The ratio of nonfinancial equity market capitalization to nominal GDP is presently about 120%, compared with a historical average prior to the late-1990’s bubble of just 55%. The comparison – about double the historical norm – is about the same if one uses the Wilshire 5000, which includes financials, and for Tobin’s Q (price to replacement cost of assets). The price/revenue multiple of the S&P 500 is presently 1.6, versus a pre-bubble norm of just 0.8. All of these measures have a correlation of about 90% with subsequent 10-year S&P 500 returns, even including recent bubbles and subsequent busts.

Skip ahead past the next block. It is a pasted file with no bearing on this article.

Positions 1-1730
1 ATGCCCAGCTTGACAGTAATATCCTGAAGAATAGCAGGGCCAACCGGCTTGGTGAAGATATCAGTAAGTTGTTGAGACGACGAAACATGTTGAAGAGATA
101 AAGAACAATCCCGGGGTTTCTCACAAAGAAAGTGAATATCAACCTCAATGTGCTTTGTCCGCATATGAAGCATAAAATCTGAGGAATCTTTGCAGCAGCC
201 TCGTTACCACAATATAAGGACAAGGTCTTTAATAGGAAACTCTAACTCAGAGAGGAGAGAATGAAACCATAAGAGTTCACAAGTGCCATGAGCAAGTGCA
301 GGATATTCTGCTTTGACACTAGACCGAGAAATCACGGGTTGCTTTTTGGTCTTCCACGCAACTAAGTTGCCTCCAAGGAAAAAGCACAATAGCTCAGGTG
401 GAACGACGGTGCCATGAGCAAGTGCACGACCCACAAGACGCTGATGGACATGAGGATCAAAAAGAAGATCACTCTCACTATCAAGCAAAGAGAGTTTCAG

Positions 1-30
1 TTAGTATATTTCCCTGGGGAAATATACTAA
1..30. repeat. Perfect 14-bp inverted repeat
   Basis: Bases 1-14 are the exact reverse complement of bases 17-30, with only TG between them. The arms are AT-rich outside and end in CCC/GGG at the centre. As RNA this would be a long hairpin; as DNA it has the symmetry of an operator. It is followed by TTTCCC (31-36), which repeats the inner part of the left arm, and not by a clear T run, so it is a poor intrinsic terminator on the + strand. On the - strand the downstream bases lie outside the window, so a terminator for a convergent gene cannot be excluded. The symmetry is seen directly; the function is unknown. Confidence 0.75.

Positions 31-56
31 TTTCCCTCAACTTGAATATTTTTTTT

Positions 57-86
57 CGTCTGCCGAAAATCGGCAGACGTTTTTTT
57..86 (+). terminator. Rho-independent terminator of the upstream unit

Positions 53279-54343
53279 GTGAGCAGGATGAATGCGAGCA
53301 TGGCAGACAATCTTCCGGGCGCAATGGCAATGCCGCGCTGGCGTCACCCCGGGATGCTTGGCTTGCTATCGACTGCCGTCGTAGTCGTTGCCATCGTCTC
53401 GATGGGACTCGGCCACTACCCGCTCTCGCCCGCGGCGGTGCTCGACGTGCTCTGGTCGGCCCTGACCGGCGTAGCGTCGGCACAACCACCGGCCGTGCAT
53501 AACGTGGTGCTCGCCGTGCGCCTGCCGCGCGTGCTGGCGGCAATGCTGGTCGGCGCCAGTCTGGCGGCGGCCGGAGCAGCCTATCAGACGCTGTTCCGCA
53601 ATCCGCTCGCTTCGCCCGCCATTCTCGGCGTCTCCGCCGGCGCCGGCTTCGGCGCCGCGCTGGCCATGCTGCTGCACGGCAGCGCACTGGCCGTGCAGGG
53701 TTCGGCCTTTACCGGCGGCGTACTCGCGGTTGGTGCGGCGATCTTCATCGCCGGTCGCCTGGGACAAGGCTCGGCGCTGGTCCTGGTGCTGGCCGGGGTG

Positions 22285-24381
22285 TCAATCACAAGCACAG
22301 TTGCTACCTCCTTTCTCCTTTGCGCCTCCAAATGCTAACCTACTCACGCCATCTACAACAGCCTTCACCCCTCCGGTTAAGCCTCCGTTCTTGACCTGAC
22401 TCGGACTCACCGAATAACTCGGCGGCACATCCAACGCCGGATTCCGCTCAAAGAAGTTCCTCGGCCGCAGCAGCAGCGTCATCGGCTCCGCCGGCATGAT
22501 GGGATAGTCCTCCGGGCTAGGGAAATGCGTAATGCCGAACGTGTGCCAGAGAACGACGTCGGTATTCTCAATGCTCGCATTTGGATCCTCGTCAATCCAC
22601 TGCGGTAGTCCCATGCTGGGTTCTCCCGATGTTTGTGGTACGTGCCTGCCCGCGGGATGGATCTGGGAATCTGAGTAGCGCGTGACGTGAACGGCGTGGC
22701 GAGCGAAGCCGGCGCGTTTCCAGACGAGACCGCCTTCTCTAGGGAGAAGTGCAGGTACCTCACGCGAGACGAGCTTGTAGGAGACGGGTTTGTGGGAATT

Increasing our concern is a 10-week average of advisory bulls at 57.7% versus just 14.8% bears – the most lopsided bullish sentiment in decades. Add the record pace of speculation on borrowed money, with NYSE margin debt now at 2.5% of GDP – an amount equivalent to 26% of all commercial and industrial loans in the U.S. banking system. Add the currency collapses in Argentina and Venezuela, as well as fresh credit strains and industrial shortfall in China, and one has any number of factors that could be viewed in hindsight as a “catalyst” (as the German trade gap was viewed after the 1987 crash, in the absence of other observable triggers).
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